One thing to notice is that we’ve set allowsRotation to NO. Strictly speaking, this shouldn’t be necessary because all of our motion is vertical and confined to a view with 0 horizontal space and all of the view’s edges are perfectly flat. There is simply no room for the view to rotate. However, UIDynamics sometimes have floating point errors, and if you don’t do this, then the view will sometimes rotate as you drag it. It’s impossible in the real world, but, as we know, computers can only simulate the real world. Another issue you might run into with dynamics and rounding is that a simulation could go on forever if the floating point error causes tiny movements. If you see this, you can monitor the animator’s elapsedTime and then call removeAllBehaviors to stop it.

We still need to implement a pan gesture handler, and we’ll do that right in the custom behavior class. Here it is:

    if (pan.state == UIGestureRecognizerStateBegan) {
        [self addChildBehavior:self.attachment];
    else if (pan.state == UIGestureRecognizerStateChanged) {
        CGPoint delta = [pan translationInView:pan.view.superview];
        self.attachment.anchorPoint =
                        self.attachment.anchorPoint.y + delta.y);
        [pan setTranslation:CGPointZero inView:pan.view.superview];
    else if (pan.state == UIGestureRecognizerStateEnded ||
             pan.state == UIGestureRecognizerStateCancelled ||
             pan.state == UIGestureRecognizerStateFailed) {
        [self removeChildBehavior:self.attachment];
        // impart the velocity to the view when we let it go
        [self.behavior addLinearVelocity:
            [pan velocityInView:pan.view.superview] forItem:pan.view];

When the gesture begins, we add the UIAttachmentBehavior, and we remove it once the gesture is over. While it’s changing, we just need to move the attachment’s anchor point to stay under the user’s finger, and the behavior object will move the view that we attached to it as if it were attached with a spring.

Note the last line of function, where we take the velocity of the pan and add it to the item that’s being dragged. This enables the animation to transition very smoothly from panning to what happens after we let it go.

Finally, we need to clean up our pan gesture when we are deallocated.

-(void) dealloc
    [self.pan removeTarget:self action:@selector(onPan:)];
    [self.pan.view removeGestureRecognizer:self.pan];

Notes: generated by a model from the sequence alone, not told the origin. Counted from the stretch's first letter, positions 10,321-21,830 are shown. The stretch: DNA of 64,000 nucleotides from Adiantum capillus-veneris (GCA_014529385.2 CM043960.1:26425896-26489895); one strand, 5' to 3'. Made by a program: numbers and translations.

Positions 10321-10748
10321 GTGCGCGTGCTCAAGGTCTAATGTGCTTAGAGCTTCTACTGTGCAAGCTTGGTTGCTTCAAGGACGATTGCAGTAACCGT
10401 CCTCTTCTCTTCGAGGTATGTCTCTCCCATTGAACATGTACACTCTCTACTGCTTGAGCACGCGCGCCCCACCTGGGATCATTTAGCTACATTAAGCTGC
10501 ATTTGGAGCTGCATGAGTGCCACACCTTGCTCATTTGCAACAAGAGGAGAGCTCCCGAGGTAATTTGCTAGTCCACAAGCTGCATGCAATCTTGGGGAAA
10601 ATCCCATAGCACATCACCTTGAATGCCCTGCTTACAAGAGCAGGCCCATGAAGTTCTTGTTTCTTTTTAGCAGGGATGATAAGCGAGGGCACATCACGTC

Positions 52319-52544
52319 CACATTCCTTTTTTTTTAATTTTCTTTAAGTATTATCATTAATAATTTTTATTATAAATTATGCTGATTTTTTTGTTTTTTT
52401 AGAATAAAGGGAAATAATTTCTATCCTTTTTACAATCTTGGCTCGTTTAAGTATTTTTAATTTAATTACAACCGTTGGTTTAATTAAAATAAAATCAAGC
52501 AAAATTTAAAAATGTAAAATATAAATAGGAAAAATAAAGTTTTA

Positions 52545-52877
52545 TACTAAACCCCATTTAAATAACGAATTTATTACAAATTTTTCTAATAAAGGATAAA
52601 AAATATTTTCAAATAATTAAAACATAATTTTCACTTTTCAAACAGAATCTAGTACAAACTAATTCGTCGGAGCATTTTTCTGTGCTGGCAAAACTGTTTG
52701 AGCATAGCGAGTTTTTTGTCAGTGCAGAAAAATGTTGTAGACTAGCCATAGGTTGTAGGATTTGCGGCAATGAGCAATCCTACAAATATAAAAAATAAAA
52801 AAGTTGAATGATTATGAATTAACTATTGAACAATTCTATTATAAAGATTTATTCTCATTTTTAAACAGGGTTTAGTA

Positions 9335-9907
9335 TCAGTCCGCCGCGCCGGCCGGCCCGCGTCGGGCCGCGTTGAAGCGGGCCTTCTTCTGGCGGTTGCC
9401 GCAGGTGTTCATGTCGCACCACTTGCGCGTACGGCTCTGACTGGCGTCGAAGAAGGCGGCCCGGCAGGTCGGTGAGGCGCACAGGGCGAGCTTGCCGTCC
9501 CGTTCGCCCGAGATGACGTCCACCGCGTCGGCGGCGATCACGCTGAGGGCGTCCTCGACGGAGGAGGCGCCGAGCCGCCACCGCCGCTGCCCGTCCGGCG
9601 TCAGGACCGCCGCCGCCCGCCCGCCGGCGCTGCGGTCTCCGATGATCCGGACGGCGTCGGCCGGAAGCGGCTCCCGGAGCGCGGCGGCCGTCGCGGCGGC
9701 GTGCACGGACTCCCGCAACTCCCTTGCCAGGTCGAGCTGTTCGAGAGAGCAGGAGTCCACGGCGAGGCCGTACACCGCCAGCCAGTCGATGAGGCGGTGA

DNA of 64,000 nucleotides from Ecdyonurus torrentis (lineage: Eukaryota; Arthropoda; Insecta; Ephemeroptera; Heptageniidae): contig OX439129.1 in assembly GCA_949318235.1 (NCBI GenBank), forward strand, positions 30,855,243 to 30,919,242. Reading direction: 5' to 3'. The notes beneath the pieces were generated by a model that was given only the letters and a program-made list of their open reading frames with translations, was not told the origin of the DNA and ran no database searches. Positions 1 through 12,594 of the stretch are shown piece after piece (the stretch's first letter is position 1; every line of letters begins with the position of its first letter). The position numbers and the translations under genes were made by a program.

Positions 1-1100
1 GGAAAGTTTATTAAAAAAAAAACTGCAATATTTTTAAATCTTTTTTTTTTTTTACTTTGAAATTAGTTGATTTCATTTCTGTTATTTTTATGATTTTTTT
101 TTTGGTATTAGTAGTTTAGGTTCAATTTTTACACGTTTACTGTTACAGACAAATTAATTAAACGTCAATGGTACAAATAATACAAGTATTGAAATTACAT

This class may be infinitely customized. For example, the damping and frequency of the spring may be changed using the attachment, and the gravitational constant may be set in the gravity behavior. The UIDynamicItemBehavior class has a few more properties to play with. And we’ve only scratched the surface, because other behavior classes can simulate magnets, constant and impulse forces and a few other things.

Adding the Behavior to an Animator

Now that we have a custom behavior class, adding it to the animator is easy. The UIDynamicAnimator class must be instantiated and retained throughout the life of the simulation, so the easiest thing to do is use a property on your view controller.

Then, just allocate it and add in the behavior, like so:

    self.animator = [[UIDynamicAnimator alloc]
    [self.animator addBehavior:[[LDUSlideBehavior alloc]

That’s all there is to it. To download the full project, just clone DynamicUtility on GitHub

Where To Go From Here

Take a good look at your own apps. A good place to start with dynamics is when you transition from one screen to another. If you are using a swipe gesture, consider replacing it with a pan gesture attached to a view, and let the user directly manipulate it. For example, instead of swiping an object to bring up a menu to delete it, let them throw it away directly by tossing it.

But be careful. Don’t add dynamics just to show off. Used correctly, dynamics add playfulness and immersion but, if overused, can make an app feel like a mishmash of fancy effects.

To learn more, watch the WWDC 2013 video “Getting Started With UIKit Dynamics,” then download the Dynamics Catalog sample app. This sample app is a comprehensive catalog of the various behaviors and their uses. And if you need details on any of the classes or messages, read Apple’s official documentation on UIDynamics in the “UIKit” section.

(al, il)

© Lou Franco for Smashing Magazine, 2014.